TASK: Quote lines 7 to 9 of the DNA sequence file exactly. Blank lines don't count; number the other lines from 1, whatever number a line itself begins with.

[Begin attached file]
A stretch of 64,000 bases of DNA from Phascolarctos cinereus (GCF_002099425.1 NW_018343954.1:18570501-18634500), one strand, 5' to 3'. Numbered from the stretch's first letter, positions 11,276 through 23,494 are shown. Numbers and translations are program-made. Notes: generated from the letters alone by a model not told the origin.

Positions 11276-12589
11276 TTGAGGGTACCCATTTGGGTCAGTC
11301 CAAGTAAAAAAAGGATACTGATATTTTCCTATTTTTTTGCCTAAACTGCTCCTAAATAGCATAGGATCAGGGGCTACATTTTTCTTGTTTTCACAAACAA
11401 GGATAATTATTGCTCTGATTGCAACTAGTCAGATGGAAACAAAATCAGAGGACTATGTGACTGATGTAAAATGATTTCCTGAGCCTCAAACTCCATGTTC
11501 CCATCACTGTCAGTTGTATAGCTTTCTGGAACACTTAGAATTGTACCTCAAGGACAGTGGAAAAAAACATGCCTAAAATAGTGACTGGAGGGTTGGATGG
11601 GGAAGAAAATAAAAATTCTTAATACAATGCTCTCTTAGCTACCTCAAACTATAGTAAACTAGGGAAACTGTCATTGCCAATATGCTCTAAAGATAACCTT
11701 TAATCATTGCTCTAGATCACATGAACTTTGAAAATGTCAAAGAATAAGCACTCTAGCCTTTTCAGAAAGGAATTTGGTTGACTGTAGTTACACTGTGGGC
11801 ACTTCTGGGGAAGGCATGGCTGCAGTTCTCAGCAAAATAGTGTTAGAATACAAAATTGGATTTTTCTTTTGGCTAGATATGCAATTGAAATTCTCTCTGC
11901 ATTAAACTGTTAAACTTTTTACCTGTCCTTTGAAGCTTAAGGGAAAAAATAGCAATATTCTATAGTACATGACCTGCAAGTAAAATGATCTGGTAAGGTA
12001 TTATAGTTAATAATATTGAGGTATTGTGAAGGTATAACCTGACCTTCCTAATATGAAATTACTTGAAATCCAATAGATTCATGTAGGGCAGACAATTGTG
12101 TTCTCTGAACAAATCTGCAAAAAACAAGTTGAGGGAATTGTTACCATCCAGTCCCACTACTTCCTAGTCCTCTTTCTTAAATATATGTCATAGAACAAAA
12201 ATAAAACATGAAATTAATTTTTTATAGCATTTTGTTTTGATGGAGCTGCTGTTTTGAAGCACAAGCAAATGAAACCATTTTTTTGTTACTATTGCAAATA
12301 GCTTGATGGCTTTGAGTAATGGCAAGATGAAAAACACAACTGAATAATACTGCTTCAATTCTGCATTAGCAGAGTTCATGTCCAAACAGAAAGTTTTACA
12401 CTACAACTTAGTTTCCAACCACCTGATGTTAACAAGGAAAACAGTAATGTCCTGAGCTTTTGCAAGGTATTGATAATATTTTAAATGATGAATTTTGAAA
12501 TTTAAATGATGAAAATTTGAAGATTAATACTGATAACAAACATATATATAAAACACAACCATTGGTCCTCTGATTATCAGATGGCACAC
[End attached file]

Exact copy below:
11601 GGAAGAAAATAAAAATTCTTAATACAATGCTCTCTTAGCTACCTCAAACTATAGTAAACTAGGGAAACTGTCATTGCCAATATGCTCTAAAGATAACCTT
11701 TAATCATTGCTCTAGATCACATGAACTTTGAAAATGTCAAAGAATAAGCACTCTAGCCTTTTCAGAAAGGAATTTGGTTGACTGTAGTTACACTGTGGGC
11801 ACTTCTGGGGAAGGCATGGCTGCAGTTCTCAGCAAAATAGTGTTAGAATACAAAATTGGATTTTTCTTTTGGCTAGATATGCAATTGAAATTCTCTCTGC